When I was growing up in Bangladesh in the early 1980s, I used to imagine America as a feminist utopia. Before I even stepped foot on her soil, I pictured America as a country where women enjoyed full equal rights, especially when it came to controlling their reproductive lives.
This had a lot to do with the posters, produced by the United States Agency for International Development (USAID) that were plastered across the walls of Dhaka's streets and bazaars promoting family planning as a key pillar of women's empowerment.
This massive U.S.-funded public health campaign played a critical role in lowering the fertility rate in Bangladesh after the country's bloody war of Independence from Pakistan in 1971.
For the most part, it was largely successful. USAID-funded programs helped lower the number of children Bangladeshi women were having from an extremely high 6.3 births per woman in 1971, to 2.3 births in 2011. In many ways, the U.S. helped establish access to basic family planning services in Bangladesh.
America has a history of promoting comprehensive reproductive healthcare around the world, so why are American women still fighting for birth control?
Yesterday, the Supreme Court of the United States (SCOTUS) ruled 5-4 that "closely held corporations cannot be required to provide contraception coverage for their employees."
In the case of Burwell v. Hobby Lobby, the Supreme Court voted that privately-owned, for-profit corporations, like Hobby Lobby and Conestoga Woods, can refuse to cover birth control in their company's insurance plans because of religious beliefs.
Despite the anti-contraception movement in the U.S. being separate from the anti-abortion movement, the Hobby Lobby ruling relates to both because it demonstrates how women's health and rights are continuously compromised in the U.S..
Just last week, the Supreme Court voted against a law allowing abortion clinics to have a buffer zones. Yesterday, the highest court in America told women that our bodies do not belong to us.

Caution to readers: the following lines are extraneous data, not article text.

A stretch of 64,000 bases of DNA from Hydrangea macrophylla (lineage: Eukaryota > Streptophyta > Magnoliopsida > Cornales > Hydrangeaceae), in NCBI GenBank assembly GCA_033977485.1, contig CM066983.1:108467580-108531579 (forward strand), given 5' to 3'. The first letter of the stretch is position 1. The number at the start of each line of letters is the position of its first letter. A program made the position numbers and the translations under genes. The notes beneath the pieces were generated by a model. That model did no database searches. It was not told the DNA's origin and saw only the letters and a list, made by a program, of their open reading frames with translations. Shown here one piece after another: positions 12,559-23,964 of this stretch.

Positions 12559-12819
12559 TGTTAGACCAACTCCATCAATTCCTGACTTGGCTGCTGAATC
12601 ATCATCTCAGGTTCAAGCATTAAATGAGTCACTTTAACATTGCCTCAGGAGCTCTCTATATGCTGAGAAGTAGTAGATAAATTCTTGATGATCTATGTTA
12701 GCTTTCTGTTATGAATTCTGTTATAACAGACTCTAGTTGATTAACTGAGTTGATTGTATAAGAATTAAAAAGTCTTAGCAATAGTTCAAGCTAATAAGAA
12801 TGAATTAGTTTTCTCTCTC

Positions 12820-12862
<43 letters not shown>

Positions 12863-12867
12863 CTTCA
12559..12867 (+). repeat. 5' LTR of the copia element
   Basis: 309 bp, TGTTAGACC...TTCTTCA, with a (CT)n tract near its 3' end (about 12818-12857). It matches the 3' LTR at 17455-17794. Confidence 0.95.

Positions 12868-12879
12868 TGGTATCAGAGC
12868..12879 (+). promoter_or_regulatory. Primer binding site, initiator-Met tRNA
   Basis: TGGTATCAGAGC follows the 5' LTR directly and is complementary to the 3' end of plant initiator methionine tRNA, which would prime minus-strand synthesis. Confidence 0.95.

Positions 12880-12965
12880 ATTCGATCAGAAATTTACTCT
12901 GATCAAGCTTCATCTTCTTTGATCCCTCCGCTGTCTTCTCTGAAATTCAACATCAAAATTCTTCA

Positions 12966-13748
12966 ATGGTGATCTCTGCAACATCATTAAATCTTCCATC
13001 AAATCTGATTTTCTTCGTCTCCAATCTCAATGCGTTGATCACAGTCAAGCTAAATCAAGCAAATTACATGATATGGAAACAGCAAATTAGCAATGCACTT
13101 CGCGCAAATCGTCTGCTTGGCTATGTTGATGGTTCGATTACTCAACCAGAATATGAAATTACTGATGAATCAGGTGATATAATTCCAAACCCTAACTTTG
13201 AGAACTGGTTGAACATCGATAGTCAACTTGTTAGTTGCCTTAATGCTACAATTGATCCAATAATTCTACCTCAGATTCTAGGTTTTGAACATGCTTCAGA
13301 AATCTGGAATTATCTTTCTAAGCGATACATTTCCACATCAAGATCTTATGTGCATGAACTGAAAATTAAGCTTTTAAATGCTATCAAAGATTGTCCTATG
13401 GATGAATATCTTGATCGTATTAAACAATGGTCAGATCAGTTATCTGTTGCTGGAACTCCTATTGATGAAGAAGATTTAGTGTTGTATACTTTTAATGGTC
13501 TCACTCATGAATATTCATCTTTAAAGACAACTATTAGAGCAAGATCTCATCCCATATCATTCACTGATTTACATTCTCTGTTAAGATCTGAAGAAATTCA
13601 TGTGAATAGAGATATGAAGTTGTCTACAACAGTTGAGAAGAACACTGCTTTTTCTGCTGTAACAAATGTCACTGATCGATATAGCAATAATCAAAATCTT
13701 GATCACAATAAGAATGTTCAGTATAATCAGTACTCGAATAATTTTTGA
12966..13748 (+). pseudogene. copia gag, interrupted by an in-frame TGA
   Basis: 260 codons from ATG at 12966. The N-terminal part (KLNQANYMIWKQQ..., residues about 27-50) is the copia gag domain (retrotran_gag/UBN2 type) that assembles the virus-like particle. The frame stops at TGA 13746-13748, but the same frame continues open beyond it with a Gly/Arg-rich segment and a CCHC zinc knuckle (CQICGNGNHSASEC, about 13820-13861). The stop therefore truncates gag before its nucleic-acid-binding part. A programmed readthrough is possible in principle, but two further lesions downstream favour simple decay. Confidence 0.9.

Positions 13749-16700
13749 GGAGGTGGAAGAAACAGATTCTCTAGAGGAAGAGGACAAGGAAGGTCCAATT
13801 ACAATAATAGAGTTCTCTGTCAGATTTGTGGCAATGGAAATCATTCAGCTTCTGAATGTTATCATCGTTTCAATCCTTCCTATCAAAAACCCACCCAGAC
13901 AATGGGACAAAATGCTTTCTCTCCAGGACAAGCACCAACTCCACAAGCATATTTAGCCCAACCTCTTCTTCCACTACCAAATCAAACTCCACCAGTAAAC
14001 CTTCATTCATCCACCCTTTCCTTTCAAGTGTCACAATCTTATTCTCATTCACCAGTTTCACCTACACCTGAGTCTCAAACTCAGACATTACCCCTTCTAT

But this ruling is not just about American women. It has implications for women around the world mainly because policies made in Washington impact the health and rights of women around the world.
The U.S. is one of the largest donors of global health programs, and often what it promotes at home it advocates for abroad as well, as we saw with abstinence-only sex education that skyrocketed during the Bush-era in domestic and overseas programs.
It is also not uncommon for the U.S. to implement policies that would be ruled unconstitutional in the U.S. in its foreign aid programs, one of the best examples being the Global Gag Rule, a deeply partisan policy (Republican Presidents traditionally implement it, while Democratic Presidents repeal it) which prohibits overseas non-profits that receive U.S. funding from doing any kind of abortion-related work.
Feminist writer Soraya Chemaly states that the court's decision on Hobby Lobby proves that patriarchy is alive and well in one of the most powerful democracies in the world:
The Court's decision displays the profound depth of patriarchal norms that deny women autonomy and the right to control our own reproduction -- norms that privilege people's "religious consciences" over women's choices about our own bodies, the welfare of our families, our financial security and our equal right to freedom from the imposition of our employers' religious beliefs... SCOTUS' decision is shameful for its segregation of women's health issues and its denial that what should be valued as "closely held" in our society is a woman's right to make her own reproductive decisions.
If women's health and rights are being rolled back in America, it is just a matter of time before the ripple effects are felt around the world. Worse, rulings like this could make its way into programs the U.S. implements abroad.
In a nutshell, bad news for American women is bad news for all women.
How can the U.S. be considered a beacon for democracy, or even pretend to be, when women are still fighting for contraceptives in 2014? What is the difference between the five men who voted in favor of denying women contraception coverage and the mullahs in the villages of Bangladesh who refuse women the same right?
The feminist utopia I envisioned in my childhood daydreams in Dhaka may be very different from the reality of the America I live in today, but the fight is far from over.
Women in America have had enough of men dictating legislation over our bodies. We are watching, organizing and fighting back. Most importantly, we are voting.
And one thing that you can be sure of is being anti-women is just bad politics, at home and abroad.
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